10 Tips for Becoming a Magickal Herbalist
Herbalism is one of those things that is so inexorably tied up with witchcraft that it's hard, if not impossible, to imagine anyone with a magickal practice who doesn't have at least a passing interest in herbs. There are few places on our world that don't have plants, and the potential to use them to create changes in our lives, warding off the unwanted and helping us to attract what we desire, is something that has enticed humanity throughout the ages. Even within medicinal herbalism, there is still that feel of mystery and magick surrounding the herbs and the gentle results they bring about.
Herbalism, both magickal and medicinal, is a multilayered modality that accommodates both beginner and expert alike, with a simple approach being just as feasible and rewarding as more complicated clinical herbal research. There is, perhaps, a greater simplicity in magickal herbalism than medicinal herbalism, but it can still seem no less daunting of a field within which to get started and learn. In no specific order, here are ten tips to help you on your way to becoming a magickal herbalist.
1 1/2 tsp Bay Leaves
1/2 tsp Spearmint
1/2 tsp Peppermint
1/2 tsp Thyme
1/2c Olive Oil
1/6c Grapeseed Oil
1 TBS Beeswax
Solar and Venusian herbs to make the wearer more confident and appear more attractive, with a Mercurial herb for eloquence. For aiding first impressions and making others more easily influenced by the wearer. Apply to hands and throat.
Works well for making a good first impression, by phone and in person, however, it does not have the desired compelling properties as a second function.
As you can see, it's not overly complicated, and this recipe has specific amounts (whereas I normally use proportions, e.g 3 part Bay Leaves, 1 part Spearmint, etc, with one part being whatever unit makes sense, this may be a teaspoon one time, 1/4 teaspoon the next.) But, the important thing is that everything is there: I have a record of my work, what my intention was with this herb craft, and whether or not the outcome followed the desired goal (in this case, it did, but I ended up wanting the salve to have a wider range of uses, to that end it did not work.) This allows me to look back at this recipe, tweak it, and make it again to better suit my intended use, or leave it as is if it did work out as planned or if I liked the unintended use it was better suited to. And if I had an allergic reaction to the salve, this allows me to better identify which ingredient(s) were the cause and to avoid that ingredient(s) in the future. In time, this record becomes a teaching guide, showing you where you made mistakes and how to avoid them in the future. To this end, it's important to write down any insights you have to the nature of certain herbs, any messages you receive from specific plants to what their uses are, ideas you have for recipes, different techniques you come across for making particular herb crafts,** and your experience in trying out those techniques.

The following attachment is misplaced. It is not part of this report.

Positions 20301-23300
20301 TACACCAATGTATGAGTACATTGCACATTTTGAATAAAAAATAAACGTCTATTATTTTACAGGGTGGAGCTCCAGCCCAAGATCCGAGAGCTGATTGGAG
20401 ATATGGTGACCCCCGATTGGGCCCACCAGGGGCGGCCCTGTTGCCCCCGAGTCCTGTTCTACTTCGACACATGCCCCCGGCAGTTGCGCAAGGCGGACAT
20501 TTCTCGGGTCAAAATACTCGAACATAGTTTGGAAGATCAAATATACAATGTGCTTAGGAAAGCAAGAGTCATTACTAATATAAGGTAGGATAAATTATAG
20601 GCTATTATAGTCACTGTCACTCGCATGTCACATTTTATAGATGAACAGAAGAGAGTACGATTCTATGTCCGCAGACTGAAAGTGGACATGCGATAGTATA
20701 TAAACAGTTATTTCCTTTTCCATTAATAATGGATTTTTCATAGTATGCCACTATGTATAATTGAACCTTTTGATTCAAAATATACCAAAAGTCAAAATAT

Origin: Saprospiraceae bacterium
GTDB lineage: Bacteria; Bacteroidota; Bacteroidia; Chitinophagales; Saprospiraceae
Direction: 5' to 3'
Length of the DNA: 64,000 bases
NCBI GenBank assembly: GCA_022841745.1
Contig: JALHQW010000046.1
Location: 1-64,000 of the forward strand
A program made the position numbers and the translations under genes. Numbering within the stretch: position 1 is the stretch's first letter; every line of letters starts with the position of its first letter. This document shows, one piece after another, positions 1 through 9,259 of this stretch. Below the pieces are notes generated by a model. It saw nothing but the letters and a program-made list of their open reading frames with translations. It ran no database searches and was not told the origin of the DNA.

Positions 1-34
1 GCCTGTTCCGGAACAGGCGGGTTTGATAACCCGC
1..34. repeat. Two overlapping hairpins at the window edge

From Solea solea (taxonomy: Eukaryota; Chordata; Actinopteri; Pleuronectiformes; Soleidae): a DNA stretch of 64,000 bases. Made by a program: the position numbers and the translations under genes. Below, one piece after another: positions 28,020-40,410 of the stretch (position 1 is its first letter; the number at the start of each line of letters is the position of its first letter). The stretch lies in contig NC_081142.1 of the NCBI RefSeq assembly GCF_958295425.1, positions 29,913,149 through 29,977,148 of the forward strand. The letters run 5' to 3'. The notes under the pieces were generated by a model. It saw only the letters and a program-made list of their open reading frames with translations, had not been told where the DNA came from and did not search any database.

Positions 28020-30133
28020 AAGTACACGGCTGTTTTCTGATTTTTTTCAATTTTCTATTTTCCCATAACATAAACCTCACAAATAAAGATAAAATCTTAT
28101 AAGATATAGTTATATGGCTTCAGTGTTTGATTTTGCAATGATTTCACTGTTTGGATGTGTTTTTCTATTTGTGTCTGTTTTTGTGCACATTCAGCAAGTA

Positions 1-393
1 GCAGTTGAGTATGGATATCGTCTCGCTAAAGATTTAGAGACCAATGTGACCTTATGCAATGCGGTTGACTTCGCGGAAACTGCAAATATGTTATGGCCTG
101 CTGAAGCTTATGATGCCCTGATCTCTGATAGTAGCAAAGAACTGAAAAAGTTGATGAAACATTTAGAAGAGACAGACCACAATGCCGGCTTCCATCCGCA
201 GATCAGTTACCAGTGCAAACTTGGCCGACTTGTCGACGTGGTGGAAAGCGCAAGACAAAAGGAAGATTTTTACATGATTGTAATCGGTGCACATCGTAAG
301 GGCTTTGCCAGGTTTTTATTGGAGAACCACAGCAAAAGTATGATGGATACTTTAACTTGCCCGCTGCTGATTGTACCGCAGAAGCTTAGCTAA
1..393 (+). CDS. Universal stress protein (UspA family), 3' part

For more information you may find helpful, check out the HerbCraft section of the Articles page.
*Oh, so many wonderful different herb crafts to learn and make: incense, incense papers, hydrosols, lotion, natural oils (which can be made with essential oils and/or dried or fresh herb matter,) ointments (aka salves,) powders, sachets (aka gris-gris, herb bags, charm bags, mojo bags, etc,) soap, teas (aka brews, which can be made by infusion or decoction,) and tinctures. Way too many to learn all at once. Give yourself six months to a year to be a competent herbalist.
** For example, there are six different ways to make natural oils, one of them being absolute garbage, one being okay but not producing the best quality finished oil, one that takes weeks, one that takes hours, and one that uses just essential oils -no dried herb matter.
Throwing the Bones